It’s a pretty unsubtle message, a product of its time, but the point stands. Within the genre of science-fiction, writers can put social issues under the microscope and study them in sterile conditions. You simply can’t do that without speculative fiction.
Through the genre, we can also really explore abstract philosophical and ethical questions in a way that we can really connect with.
Can computers ever be conscious? Is terrorism ever justified? Is euthanasia sometimes the rational/compassionate option? At what point should our most sacred laws be suspended? Are a single person’s rights more important than the rights of many? What if we were all nothing but brains in jars?
It’s entirely possible to sit in our armchairs, gazing at our navels and ponder these issues, but science fiction allows us to put them into stories where we can really explore them in a grounded way.
Of course, many of these questions can be explored in other genres, but with science-fiction we can tailor an ethical dilema perfectly in ways that can’t be seen elsewhere.
For example, Minority Report asks a mind-boggling question: if we could see the future, would it be ethical to punish the perpetrators of crimes they never actually commit? They would have committed them had we not interfered, but due to our interference they never actually get to commit them. It puts the concept of guilt into a kind of Schrödinger’s Box, where the defendants are in some kind of uncollapsed state of being both guilty and not guilty at the same time. It may seem like a nonsense thought experiment to some, but it can help to solidify our thoughts on the topic and make them more robust, and it often has surprising real-world applications.
With science fiction, we can already begin to discuss important ideas that will not seem important until the future. For example, what will we do when we can build robots with genuine consciousness? How will we decide whether they are conscious or not? How will our legal systems have to change to accommodate freedoms of artificial intelligence? What kind of opposition and prejudice might they face in society? Even though AI is nowhere near complex enough for that to be an issue today, through science-fiction we can already begin debating and exploring such issues.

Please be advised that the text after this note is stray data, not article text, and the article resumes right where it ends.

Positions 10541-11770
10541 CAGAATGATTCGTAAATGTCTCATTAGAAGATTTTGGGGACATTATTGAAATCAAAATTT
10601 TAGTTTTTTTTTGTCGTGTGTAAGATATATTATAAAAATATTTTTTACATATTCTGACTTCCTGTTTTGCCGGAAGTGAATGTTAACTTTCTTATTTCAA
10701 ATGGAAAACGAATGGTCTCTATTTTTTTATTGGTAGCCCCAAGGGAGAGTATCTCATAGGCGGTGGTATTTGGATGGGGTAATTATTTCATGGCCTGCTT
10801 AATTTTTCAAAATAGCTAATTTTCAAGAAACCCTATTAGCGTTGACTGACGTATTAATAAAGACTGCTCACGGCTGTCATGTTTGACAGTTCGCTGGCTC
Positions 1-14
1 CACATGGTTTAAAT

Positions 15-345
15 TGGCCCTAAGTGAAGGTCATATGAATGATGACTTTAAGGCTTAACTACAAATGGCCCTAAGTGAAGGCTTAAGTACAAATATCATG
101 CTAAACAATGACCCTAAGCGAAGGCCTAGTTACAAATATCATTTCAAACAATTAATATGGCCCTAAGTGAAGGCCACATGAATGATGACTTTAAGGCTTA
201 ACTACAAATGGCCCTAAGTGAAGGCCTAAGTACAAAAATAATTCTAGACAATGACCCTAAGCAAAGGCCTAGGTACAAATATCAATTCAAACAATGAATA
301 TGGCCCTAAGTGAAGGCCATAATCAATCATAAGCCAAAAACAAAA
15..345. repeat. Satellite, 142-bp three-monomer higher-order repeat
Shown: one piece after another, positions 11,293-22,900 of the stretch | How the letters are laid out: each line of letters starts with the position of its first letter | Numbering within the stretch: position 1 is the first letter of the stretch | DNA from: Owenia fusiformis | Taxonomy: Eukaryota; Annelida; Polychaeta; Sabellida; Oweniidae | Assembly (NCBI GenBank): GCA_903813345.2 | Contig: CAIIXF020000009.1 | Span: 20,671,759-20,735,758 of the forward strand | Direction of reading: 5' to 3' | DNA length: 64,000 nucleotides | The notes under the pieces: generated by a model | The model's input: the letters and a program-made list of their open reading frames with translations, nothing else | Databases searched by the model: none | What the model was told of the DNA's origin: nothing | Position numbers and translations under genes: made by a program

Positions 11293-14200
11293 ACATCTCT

This is true for other fields too. How shall we prepare for first contact with intelligent extraterrestrial life? What kind of government and economy should we have when people start colonising other planets, other star systems? What are the political, scientific, entertainment, economic, religious, and moral ramifications of bringing back extinct species through genetic engineering?
We can explore the issues from the comfort of a good book and a soft chair. Also, it’s not uncommon for science-fiction to predict scientific discoveries or inspire new technologies. It can be a scratchpad for scientists and engineers to sketch out promising ideas that may invoke ‘eureka’ moments in their readers.
Exploration of the Unknown